observers who have recognised that the
People s Partnership does not currently
enjoy the high level of support that
brought it into office.
While it is difficult for any regime com-
ing into office to maintain its high per-
centage rating of popularity during its
entire term of service, few will deny the
significant decline in support for this Gov-
ernment during its relatively short tenure.
This Government should be grateful
that it still enjoys goodwill from the
people who elected it into office, but if
there is no improvement in the manner
in which it handles matters when it is
called to account, its actions and deci-
sions will attract mounting suspicion.
And while this administration can
boast of accomplishments during its
reign, the bigger question is: have these
achievements been overshadowed by the
number of controversies and scandals
surrounding its governance?
The best advice to be given to this
Government is to tone down its celebra-
tory mood and adopt a sober approach
to providing good governance. There are
too many matters that have raised the
scepticism of the citizenry and the stars
will not forever remain aligned in favour
of this regime.
Perhaps the Government ought to
remember that the electorate is not
naïve and while many people may be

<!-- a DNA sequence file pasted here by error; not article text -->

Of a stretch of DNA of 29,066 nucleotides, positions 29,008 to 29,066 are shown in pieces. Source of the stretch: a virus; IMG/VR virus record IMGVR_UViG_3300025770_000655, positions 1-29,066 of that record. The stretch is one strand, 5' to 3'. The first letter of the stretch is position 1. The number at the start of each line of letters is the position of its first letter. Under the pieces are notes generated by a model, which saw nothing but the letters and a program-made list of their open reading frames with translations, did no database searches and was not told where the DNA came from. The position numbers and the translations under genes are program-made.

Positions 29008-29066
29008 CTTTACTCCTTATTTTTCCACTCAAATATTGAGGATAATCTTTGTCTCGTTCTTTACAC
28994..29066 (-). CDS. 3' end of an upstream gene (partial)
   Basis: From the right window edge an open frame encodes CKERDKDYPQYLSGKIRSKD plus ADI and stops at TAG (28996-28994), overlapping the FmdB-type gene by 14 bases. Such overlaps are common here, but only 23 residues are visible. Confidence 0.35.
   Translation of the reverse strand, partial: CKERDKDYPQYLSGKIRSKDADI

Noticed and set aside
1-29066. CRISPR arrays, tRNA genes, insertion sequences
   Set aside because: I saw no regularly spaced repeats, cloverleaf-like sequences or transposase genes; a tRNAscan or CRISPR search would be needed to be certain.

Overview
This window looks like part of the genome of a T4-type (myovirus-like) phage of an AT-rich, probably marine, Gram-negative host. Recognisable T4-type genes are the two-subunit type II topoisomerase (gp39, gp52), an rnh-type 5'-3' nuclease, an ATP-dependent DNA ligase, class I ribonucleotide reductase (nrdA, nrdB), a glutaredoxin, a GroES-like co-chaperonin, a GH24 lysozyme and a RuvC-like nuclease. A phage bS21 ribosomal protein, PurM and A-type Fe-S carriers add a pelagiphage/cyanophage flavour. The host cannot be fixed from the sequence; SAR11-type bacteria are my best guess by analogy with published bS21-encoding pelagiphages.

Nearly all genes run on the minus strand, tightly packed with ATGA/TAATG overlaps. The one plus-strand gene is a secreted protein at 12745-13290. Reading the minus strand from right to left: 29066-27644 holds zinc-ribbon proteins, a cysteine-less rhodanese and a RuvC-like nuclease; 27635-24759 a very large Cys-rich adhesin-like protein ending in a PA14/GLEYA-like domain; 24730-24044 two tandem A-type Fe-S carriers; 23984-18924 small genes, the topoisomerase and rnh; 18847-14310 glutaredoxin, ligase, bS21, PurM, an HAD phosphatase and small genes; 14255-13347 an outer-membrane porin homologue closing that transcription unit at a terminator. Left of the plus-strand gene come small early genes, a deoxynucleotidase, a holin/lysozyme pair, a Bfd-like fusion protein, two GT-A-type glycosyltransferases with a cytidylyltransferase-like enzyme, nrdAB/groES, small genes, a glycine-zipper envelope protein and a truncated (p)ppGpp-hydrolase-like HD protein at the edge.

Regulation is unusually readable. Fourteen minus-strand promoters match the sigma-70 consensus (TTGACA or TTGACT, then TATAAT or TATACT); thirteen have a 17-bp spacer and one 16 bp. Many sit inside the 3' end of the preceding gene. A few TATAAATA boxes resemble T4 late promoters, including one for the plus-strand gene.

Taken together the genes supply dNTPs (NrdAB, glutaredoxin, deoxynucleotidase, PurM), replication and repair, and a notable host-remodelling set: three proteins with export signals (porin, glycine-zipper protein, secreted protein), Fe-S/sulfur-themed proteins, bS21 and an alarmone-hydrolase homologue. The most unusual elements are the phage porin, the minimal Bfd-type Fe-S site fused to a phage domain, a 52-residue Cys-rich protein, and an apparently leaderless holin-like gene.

turning a blind eye or remaining silent
despite the obvious infractions for fear
of victimisation, in two years or less the
population may adopt a position far dif-
ferent from that taken in the general
election held three years ago. The polls
are pointing in a particular direction and
it is left for the captain of the ship to
reset the co-ordinates or face the obvi-
ous result of being thrown overboard.
London taken aback
by Kamla's response to MFO
The late John Diefenbaker, former PM of
Canada, said that only dogs have the right
attitude towards polls.
Traffic halts for Biden
I hope the ODPM will learn from that snarl.
And mind you, this was expected and planned.
Imagine the monstrous confusion of an
unexpected and unplanned calamity.
AG silent on money
paid to coup prober
We are a prey for any professional or so-
called professional experts. Time after time
governments have dished out large sums of
public money without proper checks,
transparency or accountability. These are the
three main facets of corruption link to
contracts an kick backs.
It is rather strange how this has developed
into a habit as the bad side of such cases is
well known by politicians and governments
but they still continue to dabble in this aspect
of corruption and when cornered refuse to
give expected answer to legitimate questions
about the expenditure.
Grenada PM in call for more deportee
support says: No more US lip service
When you hear Mitchell from Grenada and
Gonzalves from St Vincent speak, you cringe.
You hope Biden and the Americans don't think
they are representative of Caribbean thought
and words. The suck-up mentality and
misplaced self-importance of the two of them
diminish our region.
Biden gets earful on Caricom crime
The US war on drugs fuels crime worldwide.
If not for this black market income, there
would be much less incentive to turn to a life
of crime. Take a lesson from Portugal.
STEADY THE SHIP OR BE